Why superbug tester Genetic Signatures is hoping for a big flu season
Health & Biotech
Health & Biotech
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We’re sure the molecular diagnostics house doesn’t gloat on the misfortunes of others, but last year’s horror ’flu season was a ripper for the company.
In management’s more measured parlance, Genetic Signatures (not to be confused with DNA tester now blockchain aspirant Genetic Technologies) benefited from last year’s “particularly adverse domestic flu season”.
Genetic Signatures’ (ASX:GSS) 3base testing technology targets conditions that require a faster and more accurate diagnosis, delivering just that by using a unique technique.
Sold under the Easyscreen brand, Genetic Signatures has five test kit variations and 12 in development.
The extant ones cover the killer ’flu, gastroenteric woes, flavivirus/alphavirus, antibiotic resistant bugs and — most importantly for some — sexually transmitted infections (STIs).
Flaviviruses are spread by mozzies and ticks and include zika and west Nile viruses.
The company is also trialling kits for meningitis.
Genetic Signatures’ most advanced product, Easyscreen Enteric detects more than 20 tummy bugs. These include the dreaded norovirus, which has turned many a pleasant P&O cruise into a marathon maritime chunder-thon.
Influenza is among 14 nasties the company’s respiratory test targets, but an important one.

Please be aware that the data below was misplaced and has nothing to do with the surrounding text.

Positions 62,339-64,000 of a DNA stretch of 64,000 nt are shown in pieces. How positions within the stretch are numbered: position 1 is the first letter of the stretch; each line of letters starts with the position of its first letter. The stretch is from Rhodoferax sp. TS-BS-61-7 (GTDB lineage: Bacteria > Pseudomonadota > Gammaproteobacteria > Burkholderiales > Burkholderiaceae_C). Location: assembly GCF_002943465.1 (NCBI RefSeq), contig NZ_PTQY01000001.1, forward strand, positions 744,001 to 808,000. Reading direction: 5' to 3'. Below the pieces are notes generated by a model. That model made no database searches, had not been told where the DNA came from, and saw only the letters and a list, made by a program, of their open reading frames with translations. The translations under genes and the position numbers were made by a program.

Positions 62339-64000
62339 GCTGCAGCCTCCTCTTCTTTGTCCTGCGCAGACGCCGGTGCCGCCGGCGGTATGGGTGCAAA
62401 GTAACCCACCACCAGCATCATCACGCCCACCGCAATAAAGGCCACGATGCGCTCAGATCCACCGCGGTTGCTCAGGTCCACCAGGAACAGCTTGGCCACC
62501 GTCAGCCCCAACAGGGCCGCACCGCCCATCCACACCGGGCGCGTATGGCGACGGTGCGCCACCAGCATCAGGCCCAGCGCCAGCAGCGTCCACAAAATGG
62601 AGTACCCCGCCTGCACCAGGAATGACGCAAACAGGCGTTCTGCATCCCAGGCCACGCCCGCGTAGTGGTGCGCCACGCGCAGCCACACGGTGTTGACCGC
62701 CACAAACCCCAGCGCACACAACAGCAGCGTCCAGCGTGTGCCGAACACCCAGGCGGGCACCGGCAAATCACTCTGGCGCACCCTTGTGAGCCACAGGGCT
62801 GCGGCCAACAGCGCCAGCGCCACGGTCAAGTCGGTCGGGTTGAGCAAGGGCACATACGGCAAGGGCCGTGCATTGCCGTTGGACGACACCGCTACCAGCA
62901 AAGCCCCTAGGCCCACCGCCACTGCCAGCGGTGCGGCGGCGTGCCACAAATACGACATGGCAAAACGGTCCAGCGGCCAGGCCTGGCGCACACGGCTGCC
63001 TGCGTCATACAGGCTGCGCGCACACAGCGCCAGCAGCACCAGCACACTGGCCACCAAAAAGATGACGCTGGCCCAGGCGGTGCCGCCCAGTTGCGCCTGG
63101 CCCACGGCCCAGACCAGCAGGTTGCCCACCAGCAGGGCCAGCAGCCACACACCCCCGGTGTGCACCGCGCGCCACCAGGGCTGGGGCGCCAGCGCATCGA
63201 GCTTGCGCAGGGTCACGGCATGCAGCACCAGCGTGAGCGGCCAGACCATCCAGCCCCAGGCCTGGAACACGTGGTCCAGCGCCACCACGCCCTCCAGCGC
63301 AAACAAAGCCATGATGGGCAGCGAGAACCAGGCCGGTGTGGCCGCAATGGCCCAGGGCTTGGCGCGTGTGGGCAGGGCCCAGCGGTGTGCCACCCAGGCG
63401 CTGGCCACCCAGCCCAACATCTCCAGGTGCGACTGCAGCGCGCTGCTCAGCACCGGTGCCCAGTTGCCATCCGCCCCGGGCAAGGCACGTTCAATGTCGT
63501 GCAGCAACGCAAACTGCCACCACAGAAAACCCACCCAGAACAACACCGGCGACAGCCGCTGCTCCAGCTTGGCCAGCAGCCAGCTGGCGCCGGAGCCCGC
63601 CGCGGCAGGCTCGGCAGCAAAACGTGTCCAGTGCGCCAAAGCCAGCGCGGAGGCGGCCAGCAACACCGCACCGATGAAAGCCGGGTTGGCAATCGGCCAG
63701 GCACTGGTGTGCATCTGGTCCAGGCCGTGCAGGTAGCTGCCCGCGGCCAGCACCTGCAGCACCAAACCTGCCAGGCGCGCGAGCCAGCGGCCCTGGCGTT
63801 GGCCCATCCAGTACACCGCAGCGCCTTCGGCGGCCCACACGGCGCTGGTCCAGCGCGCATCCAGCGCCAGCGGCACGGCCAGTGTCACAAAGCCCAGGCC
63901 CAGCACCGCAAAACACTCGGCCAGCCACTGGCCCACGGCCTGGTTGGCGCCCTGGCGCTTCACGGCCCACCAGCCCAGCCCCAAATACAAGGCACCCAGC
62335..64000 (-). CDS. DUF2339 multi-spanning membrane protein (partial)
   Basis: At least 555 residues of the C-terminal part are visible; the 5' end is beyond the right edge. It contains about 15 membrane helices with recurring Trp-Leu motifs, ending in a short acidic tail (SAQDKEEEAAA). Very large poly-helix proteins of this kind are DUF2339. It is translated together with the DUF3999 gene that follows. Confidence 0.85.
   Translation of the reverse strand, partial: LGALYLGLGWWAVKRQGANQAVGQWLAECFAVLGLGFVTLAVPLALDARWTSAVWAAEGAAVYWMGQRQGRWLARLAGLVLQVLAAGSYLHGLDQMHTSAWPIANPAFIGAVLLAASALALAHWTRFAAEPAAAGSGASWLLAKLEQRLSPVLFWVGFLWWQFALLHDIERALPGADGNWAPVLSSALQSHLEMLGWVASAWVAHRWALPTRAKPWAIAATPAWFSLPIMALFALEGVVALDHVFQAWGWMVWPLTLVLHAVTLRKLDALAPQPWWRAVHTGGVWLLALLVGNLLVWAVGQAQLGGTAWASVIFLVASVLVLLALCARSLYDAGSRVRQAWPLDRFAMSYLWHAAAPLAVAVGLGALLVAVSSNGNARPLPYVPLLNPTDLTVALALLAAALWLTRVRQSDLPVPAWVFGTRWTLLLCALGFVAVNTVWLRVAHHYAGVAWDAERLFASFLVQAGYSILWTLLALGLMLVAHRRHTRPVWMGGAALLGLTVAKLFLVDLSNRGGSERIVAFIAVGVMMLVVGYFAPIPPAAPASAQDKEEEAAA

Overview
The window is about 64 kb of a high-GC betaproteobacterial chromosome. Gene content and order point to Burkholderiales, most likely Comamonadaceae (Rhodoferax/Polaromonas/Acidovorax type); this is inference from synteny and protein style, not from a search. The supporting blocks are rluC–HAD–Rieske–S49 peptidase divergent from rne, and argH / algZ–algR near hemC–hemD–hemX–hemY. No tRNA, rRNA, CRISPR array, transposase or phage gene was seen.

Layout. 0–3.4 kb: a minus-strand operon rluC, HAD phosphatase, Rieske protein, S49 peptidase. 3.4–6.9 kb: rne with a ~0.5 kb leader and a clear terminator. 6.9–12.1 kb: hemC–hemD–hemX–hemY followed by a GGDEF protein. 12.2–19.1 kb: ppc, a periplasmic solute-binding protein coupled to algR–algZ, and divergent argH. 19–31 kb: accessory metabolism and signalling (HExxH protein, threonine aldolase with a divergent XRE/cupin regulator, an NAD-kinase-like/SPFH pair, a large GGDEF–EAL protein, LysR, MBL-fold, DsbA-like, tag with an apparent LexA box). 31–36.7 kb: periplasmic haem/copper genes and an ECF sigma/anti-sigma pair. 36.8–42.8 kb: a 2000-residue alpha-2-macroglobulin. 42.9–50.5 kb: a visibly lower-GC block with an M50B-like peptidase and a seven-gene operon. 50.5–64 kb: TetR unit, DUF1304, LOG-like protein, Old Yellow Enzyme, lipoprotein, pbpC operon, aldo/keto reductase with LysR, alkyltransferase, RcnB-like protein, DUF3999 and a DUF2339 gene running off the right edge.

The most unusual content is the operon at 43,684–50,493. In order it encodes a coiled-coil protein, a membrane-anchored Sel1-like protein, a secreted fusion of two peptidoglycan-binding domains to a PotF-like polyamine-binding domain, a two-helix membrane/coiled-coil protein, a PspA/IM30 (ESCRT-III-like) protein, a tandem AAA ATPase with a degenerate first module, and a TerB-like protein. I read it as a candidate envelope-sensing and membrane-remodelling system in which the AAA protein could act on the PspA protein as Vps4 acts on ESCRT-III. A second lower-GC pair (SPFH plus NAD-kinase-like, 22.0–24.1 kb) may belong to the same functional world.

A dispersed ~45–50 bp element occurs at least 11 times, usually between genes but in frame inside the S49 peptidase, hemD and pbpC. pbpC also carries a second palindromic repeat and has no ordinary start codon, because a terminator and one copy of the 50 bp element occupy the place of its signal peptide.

“We are certainly gearing up to supply more tests for the upcoming ’flu season,” Dr Melki says.
“After all, we make diagnostics to try to save lives.”
Quicker, better diagnosis
The tests are based on the company’s 3base proprietary technology which “optimises DNA analysis by simplifying the natural sequences, resulting in faster and more accurate analysis”.
3base takes the genetic information of the targeted organism and then changes the genetic sequence to make it easier to detect.
In essence, the test reduces the variables from one million to 60,000, with turnaround time for the client pathology laboratories reduced from five days to less than five hours.
“We can do what no-one else can,” Dr Melki says. “For example, we can look for 20 causes of gastro [enteritis] and do 200 tests at a time.”
Genetic Signatures competes with other molecular diagnostics outfits, as well as the traditional agar plate testing.
The story to date
Genetic Signatures can date its ASX history to March 2015, when it debuted after raising $7.5 million at 40c apiece, but the company was created in 2001, based on technology developed under the guidance of the late Dr Geoffrey Grigg.
And, yes, there has to be a CSIRO link: Dr Grigg worked for the esteemed public institution in the 1990s.
Dr Grigg also founded the listed Cambridge Antibody Technologies and Peptide, so if there were a Biotech Hall of Fame, Doc Grigg would have to be in it.
Dr Melki joined the company in 2003, having researched DNA and microarray technologies. For his efforts, the Doctor of Philosophy was awarded the Sydney University Peter Bancroft Prize in 2001.
Board member Dr Tony Radford is also a biotech old hand, having co-founded the tuberculosis diagnosis outfit Cellestis (acquired by Germany’s Qiagen).
Dr Radford’s outstanding discipline and impeccable grammar can be attributed to being taught by your columnist’s late father, an English master who kept errant and students in line with the help of flying chalk.